Although I realize that most showcases are probably now over as the summer is starting to wind down, I couldn’t forego the opportunity to address this topic. This blog stems from my attendance this past weekend at the Perfect Game Showcase held at the Ballfields at Craigs Ranch in McKinney, Texas. I went to watch Garrett Wolforth play, but what I saw led to a discussion with Coach Ron Wolforth about the way 95% of the kids in attendance played.

Before I delve into how the majority of athletes played at the showcase, there are a few things I think are important to mention first. For starters, every athlete in attendance paid a great sum of money to be on the field (I believe it was in the neighborhood of $600 at this particular showcase). Therefore, athletes need to understand the best way to make that incredible investment payoff. Second, the nature of a showcase is that you get a relatively few opportunities, such as a couple of at bats per game, or a couple of innings over the course of a weekend, to show off your abilities. This is remarkably different than being able to look at a larger body of work, such as an entire season, to determine what type of skills a particular player possesses. Third, and probably most importantly, is the purpose of a showcase. It is to showcase your skills to the scouts in attendance. A player needs to showcase his skills in a way that makes him stand out to scouts over the hundreds of other athletes in attendance. How do you do this? Well, as Coach Wolforth said best yesterday, scouts are looking for the extraordinary. They are looking for the remarkable. Not simply the ordinary, or the average, or the players with the best “fundamentals.” With this in mind, let’s turn to what I witnessed yesterday with the majority of athletes.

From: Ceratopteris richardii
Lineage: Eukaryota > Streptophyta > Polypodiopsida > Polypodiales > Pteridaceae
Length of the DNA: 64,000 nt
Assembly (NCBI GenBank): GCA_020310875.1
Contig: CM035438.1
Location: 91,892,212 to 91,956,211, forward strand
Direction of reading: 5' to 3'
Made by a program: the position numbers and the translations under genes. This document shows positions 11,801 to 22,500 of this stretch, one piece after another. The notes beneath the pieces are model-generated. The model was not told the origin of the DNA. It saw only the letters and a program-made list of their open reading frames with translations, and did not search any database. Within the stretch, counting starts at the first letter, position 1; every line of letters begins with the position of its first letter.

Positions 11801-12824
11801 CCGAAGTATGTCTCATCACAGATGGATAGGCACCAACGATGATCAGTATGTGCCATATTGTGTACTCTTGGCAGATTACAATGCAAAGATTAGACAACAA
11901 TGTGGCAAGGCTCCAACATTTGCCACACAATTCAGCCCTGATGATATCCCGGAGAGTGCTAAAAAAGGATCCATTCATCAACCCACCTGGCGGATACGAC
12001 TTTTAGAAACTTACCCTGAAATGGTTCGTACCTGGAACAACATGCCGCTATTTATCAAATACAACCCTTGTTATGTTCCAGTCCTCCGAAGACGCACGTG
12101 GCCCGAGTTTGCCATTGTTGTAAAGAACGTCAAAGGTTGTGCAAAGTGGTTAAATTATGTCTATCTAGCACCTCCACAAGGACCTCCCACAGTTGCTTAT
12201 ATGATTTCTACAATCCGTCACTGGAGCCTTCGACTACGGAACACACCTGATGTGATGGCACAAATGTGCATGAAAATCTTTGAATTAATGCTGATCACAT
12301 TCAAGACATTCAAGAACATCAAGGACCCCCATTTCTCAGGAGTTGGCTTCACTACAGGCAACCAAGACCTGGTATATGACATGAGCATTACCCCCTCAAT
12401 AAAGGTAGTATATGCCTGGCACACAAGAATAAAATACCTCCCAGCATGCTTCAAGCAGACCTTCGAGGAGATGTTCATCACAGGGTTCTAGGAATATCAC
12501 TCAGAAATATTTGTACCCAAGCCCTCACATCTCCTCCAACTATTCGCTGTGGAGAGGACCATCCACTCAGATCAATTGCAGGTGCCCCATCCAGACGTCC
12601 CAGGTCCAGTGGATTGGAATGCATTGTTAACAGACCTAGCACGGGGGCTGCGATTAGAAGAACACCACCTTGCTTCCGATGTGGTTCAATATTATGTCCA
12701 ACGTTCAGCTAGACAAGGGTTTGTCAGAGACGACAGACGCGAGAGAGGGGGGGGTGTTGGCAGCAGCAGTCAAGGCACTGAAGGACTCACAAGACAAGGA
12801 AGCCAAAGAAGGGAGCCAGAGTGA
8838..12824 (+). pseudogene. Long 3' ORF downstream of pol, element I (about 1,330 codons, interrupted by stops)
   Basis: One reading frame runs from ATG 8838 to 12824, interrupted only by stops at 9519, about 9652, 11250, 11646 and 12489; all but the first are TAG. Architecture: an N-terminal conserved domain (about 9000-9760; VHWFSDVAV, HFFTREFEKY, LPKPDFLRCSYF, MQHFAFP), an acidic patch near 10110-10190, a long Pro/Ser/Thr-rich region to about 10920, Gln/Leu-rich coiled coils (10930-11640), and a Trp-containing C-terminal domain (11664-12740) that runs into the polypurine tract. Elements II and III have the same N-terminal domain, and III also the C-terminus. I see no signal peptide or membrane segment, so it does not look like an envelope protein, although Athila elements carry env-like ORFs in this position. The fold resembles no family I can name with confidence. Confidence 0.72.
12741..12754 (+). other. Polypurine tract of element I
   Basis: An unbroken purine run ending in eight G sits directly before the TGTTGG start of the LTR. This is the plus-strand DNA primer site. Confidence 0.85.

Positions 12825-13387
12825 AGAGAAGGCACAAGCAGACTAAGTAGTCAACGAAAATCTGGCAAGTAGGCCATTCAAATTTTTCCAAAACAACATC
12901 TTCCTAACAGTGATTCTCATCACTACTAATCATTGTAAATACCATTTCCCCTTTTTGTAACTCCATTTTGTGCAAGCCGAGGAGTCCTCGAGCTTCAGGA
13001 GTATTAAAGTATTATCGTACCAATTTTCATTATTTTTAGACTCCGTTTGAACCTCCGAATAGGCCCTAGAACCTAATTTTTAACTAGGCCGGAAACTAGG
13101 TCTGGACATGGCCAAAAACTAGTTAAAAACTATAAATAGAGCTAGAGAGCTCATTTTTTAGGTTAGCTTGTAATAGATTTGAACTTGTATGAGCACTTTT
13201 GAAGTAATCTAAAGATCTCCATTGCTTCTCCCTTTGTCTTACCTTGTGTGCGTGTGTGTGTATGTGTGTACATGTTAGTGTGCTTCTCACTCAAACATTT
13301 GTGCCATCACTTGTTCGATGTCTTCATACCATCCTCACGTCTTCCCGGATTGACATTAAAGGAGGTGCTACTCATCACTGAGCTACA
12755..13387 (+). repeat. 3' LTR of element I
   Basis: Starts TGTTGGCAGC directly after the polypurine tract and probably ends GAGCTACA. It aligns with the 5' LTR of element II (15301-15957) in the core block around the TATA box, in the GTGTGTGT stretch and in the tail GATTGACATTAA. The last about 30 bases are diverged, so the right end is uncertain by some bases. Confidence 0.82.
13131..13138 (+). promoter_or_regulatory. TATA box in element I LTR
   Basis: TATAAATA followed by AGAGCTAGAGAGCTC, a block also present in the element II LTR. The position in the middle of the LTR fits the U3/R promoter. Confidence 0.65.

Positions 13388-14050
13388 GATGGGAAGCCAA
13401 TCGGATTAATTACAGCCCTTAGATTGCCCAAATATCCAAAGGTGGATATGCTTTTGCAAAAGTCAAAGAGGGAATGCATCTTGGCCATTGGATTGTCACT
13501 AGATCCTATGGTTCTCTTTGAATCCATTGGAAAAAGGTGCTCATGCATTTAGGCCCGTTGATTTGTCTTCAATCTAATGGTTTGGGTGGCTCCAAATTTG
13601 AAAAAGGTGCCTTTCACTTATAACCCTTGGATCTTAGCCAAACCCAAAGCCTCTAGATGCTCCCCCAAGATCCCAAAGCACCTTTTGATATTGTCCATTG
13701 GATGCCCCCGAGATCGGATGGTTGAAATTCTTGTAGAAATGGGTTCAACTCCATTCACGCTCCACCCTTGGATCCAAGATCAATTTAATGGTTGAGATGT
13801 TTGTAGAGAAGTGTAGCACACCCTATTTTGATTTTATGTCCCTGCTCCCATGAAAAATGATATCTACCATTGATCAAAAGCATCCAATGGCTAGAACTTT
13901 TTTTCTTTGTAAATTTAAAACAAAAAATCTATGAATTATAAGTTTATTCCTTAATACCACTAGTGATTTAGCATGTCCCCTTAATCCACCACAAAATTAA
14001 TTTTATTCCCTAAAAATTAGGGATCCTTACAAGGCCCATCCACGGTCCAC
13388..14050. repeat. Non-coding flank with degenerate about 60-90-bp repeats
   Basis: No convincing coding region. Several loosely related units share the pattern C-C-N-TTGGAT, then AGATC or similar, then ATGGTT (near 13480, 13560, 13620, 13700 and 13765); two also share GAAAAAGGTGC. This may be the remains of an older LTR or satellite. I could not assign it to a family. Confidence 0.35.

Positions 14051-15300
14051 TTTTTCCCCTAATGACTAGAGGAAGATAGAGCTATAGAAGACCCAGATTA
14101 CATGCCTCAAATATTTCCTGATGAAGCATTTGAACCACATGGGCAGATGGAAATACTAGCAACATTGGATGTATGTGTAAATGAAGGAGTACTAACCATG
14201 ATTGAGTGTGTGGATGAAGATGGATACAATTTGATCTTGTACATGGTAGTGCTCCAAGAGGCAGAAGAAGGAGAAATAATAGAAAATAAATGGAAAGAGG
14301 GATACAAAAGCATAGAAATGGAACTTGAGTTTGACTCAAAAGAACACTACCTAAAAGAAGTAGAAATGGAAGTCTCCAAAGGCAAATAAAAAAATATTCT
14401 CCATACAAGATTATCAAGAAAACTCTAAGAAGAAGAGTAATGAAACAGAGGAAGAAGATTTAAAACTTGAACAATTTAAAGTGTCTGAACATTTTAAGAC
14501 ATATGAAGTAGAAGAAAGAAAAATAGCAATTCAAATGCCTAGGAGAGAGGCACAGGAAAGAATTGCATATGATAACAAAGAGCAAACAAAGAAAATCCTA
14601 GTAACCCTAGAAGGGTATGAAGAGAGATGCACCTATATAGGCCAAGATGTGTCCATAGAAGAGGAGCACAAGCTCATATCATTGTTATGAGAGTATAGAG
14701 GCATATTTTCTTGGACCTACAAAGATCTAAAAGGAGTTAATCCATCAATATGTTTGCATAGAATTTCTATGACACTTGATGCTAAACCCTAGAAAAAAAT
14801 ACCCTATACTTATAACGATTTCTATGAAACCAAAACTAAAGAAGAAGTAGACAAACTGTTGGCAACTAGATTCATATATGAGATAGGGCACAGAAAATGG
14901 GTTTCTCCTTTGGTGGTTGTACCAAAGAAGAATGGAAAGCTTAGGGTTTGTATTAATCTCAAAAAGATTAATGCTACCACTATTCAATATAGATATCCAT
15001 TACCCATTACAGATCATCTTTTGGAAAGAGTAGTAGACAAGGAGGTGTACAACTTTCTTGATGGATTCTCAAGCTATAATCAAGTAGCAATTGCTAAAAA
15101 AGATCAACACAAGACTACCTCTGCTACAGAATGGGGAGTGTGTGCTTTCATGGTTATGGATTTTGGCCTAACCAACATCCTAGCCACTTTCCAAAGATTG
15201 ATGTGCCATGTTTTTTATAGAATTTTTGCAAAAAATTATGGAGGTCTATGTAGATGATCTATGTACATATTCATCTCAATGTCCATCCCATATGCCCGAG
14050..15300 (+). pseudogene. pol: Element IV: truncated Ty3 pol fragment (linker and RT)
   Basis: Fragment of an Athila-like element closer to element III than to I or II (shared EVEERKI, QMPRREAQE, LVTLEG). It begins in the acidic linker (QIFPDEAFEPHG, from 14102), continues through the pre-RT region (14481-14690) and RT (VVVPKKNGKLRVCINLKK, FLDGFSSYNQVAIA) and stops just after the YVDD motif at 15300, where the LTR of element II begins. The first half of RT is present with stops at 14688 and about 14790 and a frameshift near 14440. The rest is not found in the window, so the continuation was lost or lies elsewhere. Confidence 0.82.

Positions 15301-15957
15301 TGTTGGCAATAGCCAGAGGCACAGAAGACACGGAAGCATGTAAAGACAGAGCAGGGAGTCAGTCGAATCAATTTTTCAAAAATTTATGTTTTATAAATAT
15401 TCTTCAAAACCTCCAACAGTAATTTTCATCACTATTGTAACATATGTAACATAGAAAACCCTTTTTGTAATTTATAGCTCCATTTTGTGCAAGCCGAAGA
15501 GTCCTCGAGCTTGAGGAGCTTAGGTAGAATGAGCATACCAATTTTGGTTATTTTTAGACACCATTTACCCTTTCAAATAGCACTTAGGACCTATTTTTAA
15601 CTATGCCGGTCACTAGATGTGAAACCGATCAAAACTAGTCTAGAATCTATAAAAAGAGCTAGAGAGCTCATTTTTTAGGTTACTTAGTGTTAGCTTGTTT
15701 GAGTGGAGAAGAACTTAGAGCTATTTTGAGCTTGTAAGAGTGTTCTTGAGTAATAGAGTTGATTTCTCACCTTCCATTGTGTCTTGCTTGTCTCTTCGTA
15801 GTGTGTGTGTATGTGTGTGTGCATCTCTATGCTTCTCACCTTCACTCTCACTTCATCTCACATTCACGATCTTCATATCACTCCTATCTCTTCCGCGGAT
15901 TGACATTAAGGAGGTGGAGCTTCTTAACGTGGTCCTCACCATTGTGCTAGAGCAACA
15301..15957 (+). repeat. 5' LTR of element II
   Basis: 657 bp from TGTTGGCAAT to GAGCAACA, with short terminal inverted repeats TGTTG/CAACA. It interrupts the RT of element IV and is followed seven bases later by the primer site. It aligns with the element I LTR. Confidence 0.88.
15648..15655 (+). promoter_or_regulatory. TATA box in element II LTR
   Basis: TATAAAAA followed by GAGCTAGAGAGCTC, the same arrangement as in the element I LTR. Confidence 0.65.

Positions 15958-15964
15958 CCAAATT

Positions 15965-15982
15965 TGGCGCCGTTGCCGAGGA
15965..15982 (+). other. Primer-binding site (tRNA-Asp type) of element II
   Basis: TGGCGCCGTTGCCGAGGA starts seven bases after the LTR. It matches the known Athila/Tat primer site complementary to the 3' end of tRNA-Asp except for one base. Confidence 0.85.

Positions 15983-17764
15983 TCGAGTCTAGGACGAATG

The first pitch of the game, the pitcher threw a changeup. That’s right, a freaking changeup. This is actually what started my discussion with Coach Wolforth that led to this blog. I then witnessed, in no particular order, infielders lobbing the ball to first base when warming up between innings, outfielders hitting their cutoff men when runners were advancing, hitters taking fastballs for strikes early in the count, stagnant base runners, and fielders not laying out for balls that were reasonably close to them. I am sure I am leaving out a few things, but these are what stuck out to me.